At the moment, I’m writing a chapter on voluntary contributions from Indigenous communities in Australia, Canada, and New Zealand during the First World War. Any discussion of First Nations enlistments in Canada is bound to include a discussion of the 114th (Brock’s Rangers) Battalion, raised in Haldiman County in Southwestern Ontario. The 114th included two companies of First Nations soldiers, recruited mainly from the Six Nations reserve that neighboured Haldiman County. The 114th had to recruit more broadly to fill the ranks of its two First Nations companies, and sent recruiting missions as far away as Saskatchewan and Quebec. I thought it might be possible to map the origins of each member of the 114th Battalion by using the information on the CEF embarkation rolls and use this information to determine how many First Nations soldiers were drawn from the Six Nations and how many were recruited elsewhere.
I recently discovered the CEF Study Group has built a database of digitized CEF embarkation rolls which is freely accessible. I found the embarkation roll for the 114th, which lists every member of the unit before it sailed overseas and includes such vital information as the address of their Next of Kin, their country of birth, and the place where they joined the battalion. I figured that it would be relatively easy to determine where a soldier was from based on the address of their next of kin, thinking that in most cases this would be the address of a parent, spouse, or sibling.
The embarkation rolls can be downloaded as pdf files, but these have not been OCR’d so it took some work to make them machine-readable. I used Adobe Pro to OCR the text, then using the Linux command line, I separated the text layer from the pdf into a .txt file so I could clean up the OCR. One of the difficulties of these documents is the use of dots between each column, which creates a pretty messy text file. After a number of ‘sed’ commands and much much less time than it would ever take a human being to type out all 672 rows of the embarkation roll, I had a .csv file that was in relatively good shape.
When I opened up the .csv file in Excel, it was clear that the OCR still wasn’t perfect and that there was a lot of work still to be done in cleaning up the data. I used OpenRefine to clean up the data even more. Open refine is a great tool for making sure that identical content is labelled consistently throughout a spreadsheet. Because of some dicey OCRthe rank of ‘Captain,’ for example, appeared as ‘Capn,’ ‘Captan,’ ‘Captam,’ and ‘Captmn.’ OpenRefine clusters similar items in the same column so that any unintentional variations or errors can be fixed.
Once the Embarkation Roll had been cleaned up, I imported it into Google Fusion Tables. Fusion tables combines a number of tools in the Google suite so that data can be easily turned into maps and charts. Because I wanted to map out the origin of each soldier in the 114th, I tried mapping the values in the ‘Next of Kin’s Address’ column.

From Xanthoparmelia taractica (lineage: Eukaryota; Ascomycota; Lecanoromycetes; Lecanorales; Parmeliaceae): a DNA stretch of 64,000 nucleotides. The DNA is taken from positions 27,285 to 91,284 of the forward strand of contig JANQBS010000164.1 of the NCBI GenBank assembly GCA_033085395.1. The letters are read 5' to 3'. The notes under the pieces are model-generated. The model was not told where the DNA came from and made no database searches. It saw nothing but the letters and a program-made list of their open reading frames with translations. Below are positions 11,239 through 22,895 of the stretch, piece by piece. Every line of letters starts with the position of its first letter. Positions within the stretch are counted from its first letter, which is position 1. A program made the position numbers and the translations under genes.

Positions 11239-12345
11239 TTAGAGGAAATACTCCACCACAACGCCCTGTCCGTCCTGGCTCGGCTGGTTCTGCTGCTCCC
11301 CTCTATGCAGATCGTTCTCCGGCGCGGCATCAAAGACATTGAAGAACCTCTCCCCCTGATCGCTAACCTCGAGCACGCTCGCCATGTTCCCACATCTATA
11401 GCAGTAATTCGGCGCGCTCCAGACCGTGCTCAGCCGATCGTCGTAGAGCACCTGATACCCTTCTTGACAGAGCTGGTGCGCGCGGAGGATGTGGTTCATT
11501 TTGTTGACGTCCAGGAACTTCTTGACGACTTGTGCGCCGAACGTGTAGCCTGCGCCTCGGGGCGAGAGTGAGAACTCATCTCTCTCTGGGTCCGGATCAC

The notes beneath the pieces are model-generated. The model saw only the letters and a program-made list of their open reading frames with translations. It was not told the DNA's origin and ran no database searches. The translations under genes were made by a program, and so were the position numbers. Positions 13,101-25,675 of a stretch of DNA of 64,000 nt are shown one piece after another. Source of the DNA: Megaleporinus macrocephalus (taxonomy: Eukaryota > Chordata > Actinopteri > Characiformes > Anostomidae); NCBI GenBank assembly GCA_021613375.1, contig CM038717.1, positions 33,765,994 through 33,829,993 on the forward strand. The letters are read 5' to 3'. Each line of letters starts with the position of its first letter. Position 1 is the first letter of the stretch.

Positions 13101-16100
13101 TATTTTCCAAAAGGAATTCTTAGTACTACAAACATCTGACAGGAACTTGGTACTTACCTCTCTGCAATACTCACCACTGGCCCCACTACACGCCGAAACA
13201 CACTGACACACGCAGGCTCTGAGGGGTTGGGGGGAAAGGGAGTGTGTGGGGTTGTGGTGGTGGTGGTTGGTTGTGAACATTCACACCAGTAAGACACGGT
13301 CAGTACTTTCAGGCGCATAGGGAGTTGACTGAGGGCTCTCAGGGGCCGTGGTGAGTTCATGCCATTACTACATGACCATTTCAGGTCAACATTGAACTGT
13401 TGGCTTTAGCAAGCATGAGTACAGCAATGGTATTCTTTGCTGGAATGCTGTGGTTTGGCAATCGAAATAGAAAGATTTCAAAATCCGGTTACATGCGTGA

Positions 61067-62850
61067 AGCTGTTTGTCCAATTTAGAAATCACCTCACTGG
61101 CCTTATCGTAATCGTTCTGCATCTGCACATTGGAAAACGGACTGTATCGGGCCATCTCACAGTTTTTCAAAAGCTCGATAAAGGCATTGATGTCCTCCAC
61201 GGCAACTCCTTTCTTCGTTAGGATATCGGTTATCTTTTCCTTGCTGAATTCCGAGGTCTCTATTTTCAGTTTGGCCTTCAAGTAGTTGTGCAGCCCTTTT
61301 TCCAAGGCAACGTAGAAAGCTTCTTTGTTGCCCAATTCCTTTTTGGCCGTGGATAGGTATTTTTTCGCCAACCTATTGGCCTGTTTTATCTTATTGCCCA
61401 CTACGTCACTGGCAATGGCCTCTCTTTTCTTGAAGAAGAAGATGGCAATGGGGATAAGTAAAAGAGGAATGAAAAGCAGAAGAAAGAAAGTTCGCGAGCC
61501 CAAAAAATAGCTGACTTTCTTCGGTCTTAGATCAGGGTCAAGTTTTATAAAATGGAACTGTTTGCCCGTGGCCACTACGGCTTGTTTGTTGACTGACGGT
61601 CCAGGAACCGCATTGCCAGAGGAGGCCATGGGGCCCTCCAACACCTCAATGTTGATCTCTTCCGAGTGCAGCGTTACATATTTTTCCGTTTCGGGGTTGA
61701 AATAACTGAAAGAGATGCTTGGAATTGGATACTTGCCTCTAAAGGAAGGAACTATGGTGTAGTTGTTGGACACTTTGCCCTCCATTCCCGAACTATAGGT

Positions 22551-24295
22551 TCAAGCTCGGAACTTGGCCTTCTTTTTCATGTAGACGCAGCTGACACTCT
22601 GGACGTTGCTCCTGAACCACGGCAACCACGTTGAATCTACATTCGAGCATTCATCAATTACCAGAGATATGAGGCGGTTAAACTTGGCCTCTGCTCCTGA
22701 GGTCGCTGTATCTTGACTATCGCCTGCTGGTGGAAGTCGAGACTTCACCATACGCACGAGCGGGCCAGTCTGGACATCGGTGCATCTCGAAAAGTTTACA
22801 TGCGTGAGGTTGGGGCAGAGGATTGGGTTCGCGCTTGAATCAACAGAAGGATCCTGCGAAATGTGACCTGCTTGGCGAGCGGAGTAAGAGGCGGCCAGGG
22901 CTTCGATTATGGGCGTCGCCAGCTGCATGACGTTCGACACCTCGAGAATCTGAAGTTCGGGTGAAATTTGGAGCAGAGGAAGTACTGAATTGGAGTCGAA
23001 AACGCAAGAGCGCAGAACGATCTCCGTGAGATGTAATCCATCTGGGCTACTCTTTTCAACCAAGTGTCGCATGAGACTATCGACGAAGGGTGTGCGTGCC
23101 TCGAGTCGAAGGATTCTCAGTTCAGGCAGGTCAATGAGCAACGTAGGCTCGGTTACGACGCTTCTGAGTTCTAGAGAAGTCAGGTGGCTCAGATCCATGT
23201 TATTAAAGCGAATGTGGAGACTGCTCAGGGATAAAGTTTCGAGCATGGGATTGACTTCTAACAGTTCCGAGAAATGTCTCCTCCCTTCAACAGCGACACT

The result showed that the soldiers of the 114th came from all over, or that a lot of their soldiers had next of kins located all over the place. The trouble with Google Maps is that when it geocodes individual locations from a spreadsheet, such as the dots above, each location is only represented by one dot, regardless of how many times it appears in the spreadsheet. Fifty soldiers in this spreadsheet reported the address of their next of kin only as ‘Ohsweken’ but the Google only places one dot over the town of Ohsweken. Ohsweken and Erzerum, Armenia, where one soldier’s next of kin resided, receive equal representation. The resulting map shows a few soldiers’ next of kin resided in Saskatchewan, around the border between Ontario and Quebec, and on Manatoulin Island. These are all regions visited by Charles Cooke, a member of the Six Nations who worked as a clerk for the Department of Indian Affairs and was dispatched as a recruiting officer for the 114th in early 1916. So the map offers a few dots to possibly represent First Nations soldiers who were not members of the Six Nations but travelled to Southwestern Ontario to enlist with the 114th. That’s a start, but without additional information it will be difficult to determine with certainty if any of these recruits are actually First Nations, and whether any of the other dots on the map represent First Nations recruits who were not from the Six Nations.
The embarkation roll also lists where a soldier was taken on strength. This data can also be mapped, but there are far fewer. Again, each dot can represent one or one thousand soldiers but the Fusion Tables can make a heat map that reflects the frequency with which each location appears in the spreadsheet.
The heat map on the right (which cannot be embedded from Fusion Tables) shows glowing red dots over Cayuga and Dunnville, the two locations where most soldiers joined the 114th. 171 soldiers were taken on strenght in Cayuga and 144 at Dunnville. Fusion Tables can also build charts, particularly based on relational data, which is useful for seeing larger patterns. Because the embarkation roll tells us where a solider (or his family) is from and where he enlisted, it is possible to chart the relationship between the two.